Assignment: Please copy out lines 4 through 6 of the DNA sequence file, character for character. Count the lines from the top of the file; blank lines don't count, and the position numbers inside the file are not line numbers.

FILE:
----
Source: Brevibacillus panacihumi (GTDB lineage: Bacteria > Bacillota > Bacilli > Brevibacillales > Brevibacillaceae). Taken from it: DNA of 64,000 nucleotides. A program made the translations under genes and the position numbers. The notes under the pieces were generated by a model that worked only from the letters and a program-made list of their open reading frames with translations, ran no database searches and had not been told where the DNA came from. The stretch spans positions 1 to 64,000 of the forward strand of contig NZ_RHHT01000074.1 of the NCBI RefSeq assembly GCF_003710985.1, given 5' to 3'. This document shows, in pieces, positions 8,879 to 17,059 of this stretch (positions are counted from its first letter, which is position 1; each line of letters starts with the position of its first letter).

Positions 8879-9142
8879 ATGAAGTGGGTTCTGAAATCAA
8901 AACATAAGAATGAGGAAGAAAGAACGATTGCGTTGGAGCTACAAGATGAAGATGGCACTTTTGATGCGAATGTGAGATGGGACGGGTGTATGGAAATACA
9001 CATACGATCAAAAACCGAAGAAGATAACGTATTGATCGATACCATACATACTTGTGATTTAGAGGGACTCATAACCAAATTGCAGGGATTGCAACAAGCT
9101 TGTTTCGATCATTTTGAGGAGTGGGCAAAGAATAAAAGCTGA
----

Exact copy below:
8901 AACATAAGAATGAGGAAGAAAGAACGATTGCGTTGGAGCTACAAGATGAAGATGGCACTTTTGATGCGAATGTGAGATGGGACGGGTGTATGGAAATACA
9001 CATACGATCAAAAACCGAAGAAGATAACGTATTGATCGATACCATACATACTTGTGATTTAGAGGGACTCATAACCAAATTGCAGGGATTGCAACAAGCT
9101 TGTTTCGATCATTTTGAGGAGTGGGCAAAGAATAAAAGCTGA